The only two cases of mad cow in U.S.-born cattle, found in Texas and Alabama, were a different form of the disease than the strain commonly found in Europe, French prion researcher Thierry Baron told scientists at a meeting in London in May.
Baron believes it is likely that the two U.S. cases — and at least five others found in France, Italy and Germany — occurred in a way that is strongly reminiscent of the most common human form of the disease, which is also not blamed on a contaminant. More research is necessary to know for certain, Baron said in an e-mail sent last week to USA TODAY.
Local teen shows her skill in the ring
Beverly Harvey / Opelika-Auburn News
Baily Anderson has a knack for taking a ho-hum calf and turning it into a junior cattle show contender.
The 16-year-old spends hours of quality time with her show calves every day on her family’s 8-acre farm just outside the city limits of Opelika – and it shows in the show ring.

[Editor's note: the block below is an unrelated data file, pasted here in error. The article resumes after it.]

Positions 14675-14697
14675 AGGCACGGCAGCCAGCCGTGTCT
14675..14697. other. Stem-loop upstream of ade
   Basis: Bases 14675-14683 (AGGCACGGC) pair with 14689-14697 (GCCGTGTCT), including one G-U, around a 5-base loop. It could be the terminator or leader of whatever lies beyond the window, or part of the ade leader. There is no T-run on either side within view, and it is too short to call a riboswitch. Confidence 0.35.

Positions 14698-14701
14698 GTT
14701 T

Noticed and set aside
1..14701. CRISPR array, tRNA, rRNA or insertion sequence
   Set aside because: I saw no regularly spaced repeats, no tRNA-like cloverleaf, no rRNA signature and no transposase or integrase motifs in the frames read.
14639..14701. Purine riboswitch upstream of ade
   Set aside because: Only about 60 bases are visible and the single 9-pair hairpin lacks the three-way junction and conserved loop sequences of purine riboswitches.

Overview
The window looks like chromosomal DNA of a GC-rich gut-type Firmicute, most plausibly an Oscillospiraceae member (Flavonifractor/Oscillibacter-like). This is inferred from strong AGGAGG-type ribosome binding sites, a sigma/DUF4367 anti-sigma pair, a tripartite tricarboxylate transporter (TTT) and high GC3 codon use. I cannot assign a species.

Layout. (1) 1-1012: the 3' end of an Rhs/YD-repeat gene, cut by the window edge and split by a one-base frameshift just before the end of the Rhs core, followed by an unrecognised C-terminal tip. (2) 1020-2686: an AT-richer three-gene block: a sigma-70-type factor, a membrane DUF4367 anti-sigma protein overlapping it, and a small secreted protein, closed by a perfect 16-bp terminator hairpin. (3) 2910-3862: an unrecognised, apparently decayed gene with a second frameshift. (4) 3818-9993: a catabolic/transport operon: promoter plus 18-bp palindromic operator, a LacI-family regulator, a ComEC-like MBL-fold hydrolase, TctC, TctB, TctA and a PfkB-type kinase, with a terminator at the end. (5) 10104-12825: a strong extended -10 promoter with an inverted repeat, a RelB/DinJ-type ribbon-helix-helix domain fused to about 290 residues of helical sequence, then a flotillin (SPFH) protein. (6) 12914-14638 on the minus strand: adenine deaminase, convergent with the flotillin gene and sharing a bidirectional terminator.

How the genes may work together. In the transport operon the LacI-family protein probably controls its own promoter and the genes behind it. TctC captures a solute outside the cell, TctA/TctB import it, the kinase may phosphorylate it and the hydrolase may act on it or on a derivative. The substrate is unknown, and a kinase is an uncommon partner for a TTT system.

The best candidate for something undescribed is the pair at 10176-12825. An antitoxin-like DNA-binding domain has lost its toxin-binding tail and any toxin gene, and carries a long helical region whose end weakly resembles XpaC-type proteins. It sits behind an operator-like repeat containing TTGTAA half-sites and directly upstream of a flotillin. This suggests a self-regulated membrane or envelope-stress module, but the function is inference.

Baily currently holds the title of Angus Queen of Alabama and has finished first in the showmanship division of her age group for three consecutive years at the annual Alabama Steer and Heifer Show held in Montgomery.
Forget about asking Jeeves, ask Extension
University of Missouri Extension staff offers wide range of services
By PAULA BARR\Daily Journal Staff Writer, Columbia Missouri
Ask the University of Missouri Extension staff any questions and chances are, they already have the answer. If they don’t, they know where to find it.
They also offer university and general interest classes, research-based programs for all audiences and quality programs for youth. Extension uses cutting edge technology to help the community develop skills and improve their lives.
The St. Francois County staff, located at the St. Francois County Courthouse in Farmington, includes specialists in livestock, community development, youth and housing and environmental issues. Most of their services and programs are free or include only a materials charge.